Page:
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Is There a Speedy Way to Pass Kidney Stones?

Is There a Speedy Way to Pass Kidney Stones?

Kinga Ka is the world’s fastest rollercoaster, going from zero to 128 mph in 3.5 seconds. That’s enough loosen your fillings, and it’s hard to imagine any doctor prescribing a ride for your good health! But a study published in The Journal of the American Osteopathic Association suggests once around on an ever-so-much-more-sedate coaster like Disney’s Big Thunder Mountain with a max speed of 35 mph might be a good way to dislodge a kidney stone.

Researchers heard that some people claimed they’d passed kidney stones after riding on Big Thunder Mountain. So they made a 3D-model of a kidney, complete with stones and urine, and took it for a several spins at the back of the coaster. The stones passed out of the fake kidney about 64 percent of the time.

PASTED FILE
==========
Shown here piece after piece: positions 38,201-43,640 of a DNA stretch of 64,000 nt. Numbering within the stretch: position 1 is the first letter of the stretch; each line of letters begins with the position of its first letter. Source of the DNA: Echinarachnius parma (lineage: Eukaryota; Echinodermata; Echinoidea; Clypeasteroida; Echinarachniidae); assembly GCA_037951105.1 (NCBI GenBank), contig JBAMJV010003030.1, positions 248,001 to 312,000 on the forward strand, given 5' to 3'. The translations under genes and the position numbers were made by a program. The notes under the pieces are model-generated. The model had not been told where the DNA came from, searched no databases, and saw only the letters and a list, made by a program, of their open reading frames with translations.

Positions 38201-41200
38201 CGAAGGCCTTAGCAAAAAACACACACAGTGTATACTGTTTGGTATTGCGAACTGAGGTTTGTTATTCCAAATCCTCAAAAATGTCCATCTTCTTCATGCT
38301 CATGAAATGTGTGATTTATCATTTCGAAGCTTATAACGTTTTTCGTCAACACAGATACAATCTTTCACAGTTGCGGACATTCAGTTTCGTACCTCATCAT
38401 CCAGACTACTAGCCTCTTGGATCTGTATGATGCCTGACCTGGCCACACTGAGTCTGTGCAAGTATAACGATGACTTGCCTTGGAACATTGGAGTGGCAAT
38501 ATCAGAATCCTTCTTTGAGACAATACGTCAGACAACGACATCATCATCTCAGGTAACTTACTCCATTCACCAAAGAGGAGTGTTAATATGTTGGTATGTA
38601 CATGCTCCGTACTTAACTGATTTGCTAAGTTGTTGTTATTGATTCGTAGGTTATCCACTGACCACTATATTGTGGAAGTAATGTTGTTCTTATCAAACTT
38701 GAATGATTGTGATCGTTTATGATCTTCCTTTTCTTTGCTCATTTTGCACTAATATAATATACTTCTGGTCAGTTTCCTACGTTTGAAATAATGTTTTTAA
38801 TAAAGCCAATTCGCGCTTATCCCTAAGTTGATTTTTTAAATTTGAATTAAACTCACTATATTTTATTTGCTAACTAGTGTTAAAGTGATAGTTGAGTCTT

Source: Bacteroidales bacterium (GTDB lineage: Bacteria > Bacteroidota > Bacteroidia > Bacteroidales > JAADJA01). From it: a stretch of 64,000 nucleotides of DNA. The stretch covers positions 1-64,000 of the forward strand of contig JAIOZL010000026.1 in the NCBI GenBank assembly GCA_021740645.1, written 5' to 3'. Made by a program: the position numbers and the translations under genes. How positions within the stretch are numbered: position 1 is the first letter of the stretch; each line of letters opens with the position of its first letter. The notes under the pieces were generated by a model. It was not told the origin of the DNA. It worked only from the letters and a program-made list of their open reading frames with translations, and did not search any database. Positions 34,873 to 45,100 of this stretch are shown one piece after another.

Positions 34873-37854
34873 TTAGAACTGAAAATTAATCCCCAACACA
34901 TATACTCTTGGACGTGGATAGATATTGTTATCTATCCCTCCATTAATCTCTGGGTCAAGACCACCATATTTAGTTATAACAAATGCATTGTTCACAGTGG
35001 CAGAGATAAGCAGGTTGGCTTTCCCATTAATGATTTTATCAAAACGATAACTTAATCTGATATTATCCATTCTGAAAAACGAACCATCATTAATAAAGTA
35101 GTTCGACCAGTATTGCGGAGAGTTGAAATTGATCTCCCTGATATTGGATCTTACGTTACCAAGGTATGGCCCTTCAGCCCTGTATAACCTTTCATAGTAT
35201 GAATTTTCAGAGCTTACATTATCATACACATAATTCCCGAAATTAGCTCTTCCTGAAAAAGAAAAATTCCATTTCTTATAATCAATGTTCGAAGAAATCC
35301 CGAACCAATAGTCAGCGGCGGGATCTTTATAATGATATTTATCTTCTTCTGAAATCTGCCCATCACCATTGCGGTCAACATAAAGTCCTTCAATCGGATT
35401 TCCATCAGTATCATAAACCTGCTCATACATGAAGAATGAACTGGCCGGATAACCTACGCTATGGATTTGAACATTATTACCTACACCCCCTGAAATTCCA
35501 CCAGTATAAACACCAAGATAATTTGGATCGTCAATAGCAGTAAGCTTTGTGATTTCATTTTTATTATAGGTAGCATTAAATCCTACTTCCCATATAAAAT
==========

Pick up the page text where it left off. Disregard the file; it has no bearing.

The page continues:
Is this a good solution if you’re one of the almost nine percent of Americans who have kidney stones?

Around 90 percent of small stones pass on their own, but if they don’t, the first line of defense is to drink two to three quarts of water daily. Or, you may take a medication that relaxes the ureter (through which urine travels) so the stone can pass more quickly with less pain. Sometimes a small tube is inserted to retrieve the stone. For big stones, shock wave therapy or surgery may be needed. As for rollercoaster therapy? Ask your doc first, and if you go Kinga Ka, think about a mouth guard—or better yet, try a slower coaster!

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